August 16, 2010

“Instead of thinking about ‘emptiness’ as a lack or something missing, think about it as space, as possibility, as your place to expand. And then welcome the emptiness around you.” — Karen Murphy Nice distinction. here’s something tangential… Instead of thinking of attention deficit as a disability or an inability to focus, we might think [...]

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Windchime Time Lapse of Perseids Meteor Shower

August 14, 2010

Image by Nomad Art Works I missed Perseid sky watching this week due to mosquitoes and humidity. Thanks to @NASA_GoddardPix on twitter I have a couple of great images available for my vicarious enjoyment. Bonus! They have a link to a high def video of the recent solar activity, the coronal mass ejection or super-flare [...]

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Clonal moo juice

August 13, 2010

Savvy dairymen in Britain may be adulterating the nation’s milk supply with something that looks like milk, tastes like milk, and comes from an animal that moos like a milker, but leaves regulators and ethical arbiters unsure of whether or not to permit its consumption. Here and there around the world, cloned cows and their [...]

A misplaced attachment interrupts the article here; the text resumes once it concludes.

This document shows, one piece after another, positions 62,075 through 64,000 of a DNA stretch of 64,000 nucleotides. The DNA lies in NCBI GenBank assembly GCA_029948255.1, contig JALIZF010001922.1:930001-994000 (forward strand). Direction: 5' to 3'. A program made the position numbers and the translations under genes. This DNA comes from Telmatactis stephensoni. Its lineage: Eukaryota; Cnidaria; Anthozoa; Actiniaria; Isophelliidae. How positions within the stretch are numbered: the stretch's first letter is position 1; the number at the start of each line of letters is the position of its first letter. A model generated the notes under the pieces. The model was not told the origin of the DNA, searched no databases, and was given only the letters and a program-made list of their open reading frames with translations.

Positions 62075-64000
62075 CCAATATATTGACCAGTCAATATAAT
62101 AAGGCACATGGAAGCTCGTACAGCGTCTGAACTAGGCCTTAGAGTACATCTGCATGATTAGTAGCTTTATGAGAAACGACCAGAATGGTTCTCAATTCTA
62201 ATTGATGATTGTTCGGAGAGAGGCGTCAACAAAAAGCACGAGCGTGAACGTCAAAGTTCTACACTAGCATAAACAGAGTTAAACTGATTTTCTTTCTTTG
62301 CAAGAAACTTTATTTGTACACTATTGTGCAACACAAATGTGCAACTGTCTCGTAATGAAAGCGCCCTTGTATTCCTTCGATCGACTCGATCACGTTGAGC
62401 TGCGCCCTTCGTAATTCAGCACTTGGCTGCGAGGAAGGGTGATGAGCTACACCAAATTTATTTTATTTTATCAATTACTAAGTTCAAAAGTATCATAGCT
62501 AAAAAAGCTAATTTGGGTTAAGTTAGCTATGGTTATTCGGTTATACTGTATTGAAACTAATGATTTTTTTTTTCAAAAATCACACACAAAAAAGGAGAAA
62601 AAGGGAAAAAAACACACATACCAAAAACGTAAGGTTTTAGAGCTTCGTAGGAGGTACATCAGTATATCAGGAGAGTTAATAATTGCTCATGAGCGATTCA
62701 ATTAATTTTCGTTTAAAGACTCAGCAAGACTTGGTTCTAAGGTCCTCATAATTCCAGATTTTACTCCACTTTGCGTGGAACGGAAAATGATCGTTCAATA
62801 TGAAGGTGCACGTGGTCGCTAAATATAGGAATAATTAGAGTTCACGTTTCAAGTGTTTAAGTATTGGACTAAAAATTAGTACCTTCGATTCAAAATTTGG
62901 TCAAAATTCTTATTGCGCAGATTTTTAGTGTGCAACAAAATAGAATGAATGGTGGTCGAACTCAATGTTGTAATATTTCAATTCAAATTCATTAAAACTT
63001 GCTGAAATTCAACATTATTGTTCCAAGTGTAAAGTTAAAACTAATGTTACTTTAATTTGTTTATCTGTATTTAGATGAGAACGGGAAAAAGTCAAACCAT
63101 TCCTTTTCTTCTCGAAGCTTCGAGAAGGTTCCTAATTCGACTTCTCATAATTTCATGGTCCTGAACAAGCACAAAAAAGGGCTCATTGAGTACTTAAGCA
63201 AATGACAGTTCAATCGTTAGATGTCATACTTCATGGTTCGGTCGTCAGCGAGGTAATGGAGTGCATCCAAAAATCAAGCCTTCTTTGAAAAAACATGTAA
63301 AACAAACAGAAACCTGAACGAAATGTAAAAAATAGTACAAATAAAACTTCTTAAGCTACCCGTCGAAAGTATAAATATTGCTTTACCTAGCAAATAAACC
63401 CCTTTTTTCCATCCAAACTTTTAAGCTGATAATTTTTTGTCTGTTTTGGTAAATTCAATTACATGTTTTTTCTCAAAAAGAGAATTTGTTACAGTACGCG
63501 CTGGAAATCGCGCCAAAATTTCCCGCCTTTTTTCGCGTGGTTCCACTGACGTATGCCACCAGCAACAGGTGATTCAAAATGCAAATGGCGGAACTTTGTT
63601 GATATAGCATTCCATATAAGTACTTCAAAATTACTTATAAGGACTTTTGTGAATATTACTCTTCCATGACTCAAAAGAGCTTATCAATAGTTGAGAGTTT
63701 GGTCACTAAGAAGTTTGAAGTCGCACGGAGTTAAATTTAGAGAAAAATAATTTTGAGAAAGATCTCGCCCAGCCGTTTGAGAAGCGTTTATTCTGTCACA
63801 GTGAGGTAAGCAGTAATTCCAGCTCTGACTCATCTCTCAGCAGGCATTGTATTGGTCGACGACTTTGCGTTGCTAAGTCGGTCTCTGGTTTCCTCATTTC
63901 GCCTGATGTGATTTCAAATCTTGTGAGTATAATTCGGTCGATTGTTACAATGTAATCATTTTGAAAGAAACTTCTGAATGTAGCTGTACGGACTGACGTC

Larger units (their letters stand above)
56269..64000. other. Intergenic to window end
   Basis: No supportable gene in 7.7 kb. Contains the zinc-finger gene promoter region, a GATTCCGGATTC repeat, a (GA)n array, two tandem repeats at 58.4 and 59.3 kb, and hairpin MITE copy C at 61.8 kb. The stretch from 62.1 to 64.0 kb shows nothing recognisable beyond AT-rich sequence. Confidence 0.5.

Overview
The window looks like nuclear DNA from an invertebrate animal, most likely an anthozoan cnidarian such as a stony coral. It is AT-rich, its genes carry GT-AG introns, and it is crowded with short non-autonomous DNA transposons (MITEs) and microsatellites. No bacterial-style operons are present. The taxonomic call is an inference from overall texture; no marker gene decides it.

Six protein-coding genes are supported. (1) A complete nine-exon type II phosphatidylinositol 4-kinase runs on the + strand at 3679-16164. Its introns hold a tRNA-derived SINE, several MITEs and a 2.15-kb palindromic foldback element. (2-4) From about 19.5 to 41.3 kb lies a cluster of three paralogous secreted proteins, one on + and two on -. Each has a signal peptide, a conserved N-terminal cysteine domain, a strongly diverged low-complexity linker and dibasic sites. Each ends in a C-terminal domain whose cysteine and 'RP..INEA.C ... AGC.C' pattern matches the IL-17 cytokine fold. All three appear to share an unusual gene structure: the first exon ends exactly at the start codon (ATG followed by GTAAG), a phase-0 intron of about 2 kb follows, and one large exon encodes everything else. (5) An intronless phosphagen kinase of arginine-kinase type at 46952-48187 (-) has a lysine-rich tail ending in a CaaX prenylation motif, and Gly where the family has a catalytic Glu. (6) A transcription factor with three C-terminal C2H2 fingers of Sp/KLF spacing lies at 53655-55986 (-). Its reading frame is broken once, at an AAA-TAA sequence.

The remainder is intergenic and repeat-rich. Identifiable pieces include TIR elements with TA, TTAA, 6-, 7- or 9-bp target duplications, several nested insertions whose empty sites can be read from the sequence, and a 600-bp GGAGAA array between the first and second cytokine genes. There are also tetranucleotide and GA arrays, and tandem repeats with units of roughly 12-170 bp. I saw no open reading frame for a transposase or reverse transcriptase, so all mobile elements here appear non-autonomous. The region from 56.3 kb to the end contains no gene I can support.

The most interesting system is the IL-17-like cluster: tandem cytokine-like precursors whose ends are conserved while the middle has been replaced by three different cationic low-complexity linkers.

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What You Need to Know About the Gulf Oil Disaster

August 5, 2010

By Barbara O’Brien Every day, news about the massive oil spill in the Gulf of Mexico gets worse. This week we learned that a large section of the Gulf could become a “dead zone” as oil-eating microorganisms proliferate and suck oxygen out of the water. Whether anything positive could somehow come from this disaster remains [...]

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The French Fry and the Polluted Sky

August 4, 2010

Last month at, Andy Grove offered his perspectives on innovation and job creation and America’s failure to link the two. (See “How to Make an American Job Before It’s Too Late.”) Grove led Intel to global dominance in the microprocessor market, and he’s uniquely qualified to talk about the conditions that have stunted American [...]

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August 3, 2010

The United States Federal Bureau of Investigation (aka “the FBI,” an agency with a confusing dual reporting relationship, working for both the Attorney General and the Director of National Intelligence, partnering with-but not responsible to-the Department of Homeland Security, and for 48 years the exclusive fiefdom of J. Edgar Hoover, whose notorious use of files [...]